Micro 13 - Cephalosporins Flashcards Preview

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Flashcards in Micro 13 - Cephalosporins Deck (22):
1

What happens as we increase in generation of cephalosporin?

There is an increase in G(-) coverage but decrease G(+) slightly as well.

2

What are the two big 1st generation cephalosporins and what do they cover?

Cefazolin and Cephalexin. They cover G(+) cocci but some G(-) as well.[PEcK] Proteus mirabilis, E.coli, Klebsiella.

3

What are the clinical uses of 1st generation of cephalosporins?

UTIs, URIs (sometimes), can be used for prophylaxis for viridans strep endocarditis (before dental procedures in patients with mechanical valves But amoxicillin is used first line).

4

What are the four big 2nd generation cephalosporins and what do they cover?

Cefoxitin, Cefaclor, Cefuroxime, Cefprozil. [HENS PEcK]: Haemophilus influenzae, Enterobacter, Neisseria, Serratia marcescens, Proteus mirabilis, E.coli, Klebsiella. Although Neisseria is on the list, we don't use it for gonorrhea anymore due to increased resistance.

5

What are the four big 3rd generation cephalosporins and what do they cover?

Ceftriaxone, Cefotaxime, Ceftazidime, Cefdinir. For serious G(-) infection. [HENS PEcKS]: Haemophilus influenzae, Enterobacter, Neisseria, Serratia, Proteus mirabilis, E.coli, Klebsiella, Streptococcus pneumoniae.

6

Which of the 3rd generation cephalosporins has the longest half life and how is it given?

Ceftriaxone. Given IV or IM once or twice daily. Treatment of choice for Neisseria gonorrhoeae.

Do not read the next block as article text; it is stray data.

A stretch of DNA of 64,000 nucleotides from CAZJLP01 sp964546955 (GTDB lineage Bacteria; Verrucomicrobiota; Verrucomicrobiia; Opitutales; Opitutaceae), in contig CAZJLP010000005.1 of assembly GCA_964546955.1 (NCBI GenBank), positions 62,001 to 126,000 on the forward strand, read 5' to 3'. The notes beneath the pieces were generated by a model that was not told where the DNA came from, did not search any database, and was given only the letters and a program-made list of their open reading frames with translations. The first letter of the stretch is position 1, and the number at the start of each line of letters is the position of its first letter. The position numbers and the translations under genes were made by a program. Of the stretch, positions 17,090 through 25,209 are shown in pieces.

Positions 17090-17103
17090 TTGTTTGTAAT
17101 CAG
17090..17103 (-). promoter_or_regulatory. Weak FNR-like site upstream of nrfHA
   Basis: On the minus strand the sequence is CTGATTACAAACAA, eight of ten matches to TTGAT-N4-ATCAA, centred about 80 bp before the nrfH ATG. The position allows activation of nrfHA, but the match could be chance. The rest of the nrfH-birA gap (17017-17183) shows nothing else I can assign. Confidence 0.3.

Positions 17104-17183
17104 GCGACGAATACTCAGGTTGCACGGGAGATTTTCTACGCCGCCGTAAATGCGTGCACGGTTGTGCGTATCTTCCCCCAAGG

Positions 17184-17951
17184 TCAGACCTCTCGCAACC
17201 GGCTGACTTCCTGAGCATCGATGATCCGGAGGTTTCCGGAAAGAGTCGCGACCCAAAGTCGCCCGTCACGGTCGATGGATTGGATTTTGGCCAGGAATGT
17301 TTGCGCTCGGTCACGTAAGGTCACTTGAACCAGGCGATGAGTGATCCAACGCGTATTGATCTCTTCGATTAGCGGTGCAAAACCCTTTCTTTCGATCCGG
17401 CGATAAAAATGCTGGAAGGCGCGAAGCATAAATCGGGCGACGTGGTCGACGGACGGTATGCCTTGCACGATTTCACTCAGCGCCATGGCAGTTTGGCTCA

7

How is Ceftriazone excreted? How do we use this to our advantage?

Excreted in bile, so it is great for patients that have renal failure.

8

What is a good 3rd generation cephalosporin that covers Pseudomonas infection?

Ceftazidime.

9

What is Cefdinir used for?

Resistant cases of otitis media.

10

What is the one big 4th generation cephalosporin and what is it used for?

Cefepime. It is a broad spectrum (breaks the rule of decreasing G(+) coverage) and is very good against pseudomonas.

11

Lewis Note: what generation does each cephalosporin belong to? Ceftazidime, cefepime, cephalexin, Cefuroxime, Cefotaxime, Cefaclor, Cefazolin, Cefdinir, Cefoxitin, Ceftriaxone.

1st: Cephalexin, Cefazolin. 2nd: Cefuroxime, Cefaclor, Cefprozil, Cefoxitin. 3rd: Ceftazidime, Cefotaxime, Cefdinir, Ceftriazone. 4th: Cefepime.

12

What are the bacterias that cephalosporins are NOT very good at covering?

[LAME]: Listeria, Atypicals (for atypical pneumonia like Mycoplasma, Chlamydia), Mrsa, Enterococci.

13

To which other class of antibiotics can cephalosporins have a cross-reactivity to?

There is 5-10% cross-reactivity with penicillins.

14

To which other class of antibiotics can cephalosporins have an increase nephrotoxicity?

Only if used with aminoglycosides (gentamicin).

15

Which generation of cephalosporin would you use for UTI prevention?

1st or 2nd generation.

16

Which generation of cephalosporin would you use for Serratia UTI?

2nd Generation.

17

Which generation of cephalosporin would you use for N.meningitidis?

3rd generation.

18

Which generation of cephalosporin would you use for Pseudomonas?

3rd (Ceftazidine) or 4th generation (cefepime).

19

Which generation of cephalosporin would you use for Otitis media due to nontypable H.influenzae?

2nd generation.

20

What side effect would you be concerned about if a patient is receiving both ceftriazone and gentamicin?

Nephrotoxicity.

21

What 1st generation drug is used for surgical prophylaxis, especially in orthopedic surgeries?

Cefazolin.

22

What is the mechanism of action of cephalosporins?

They are bacteriocidal beta-lactams that inhibit cell wall synthesis. Unlike penicillins, they are less susceptible to penicillinases.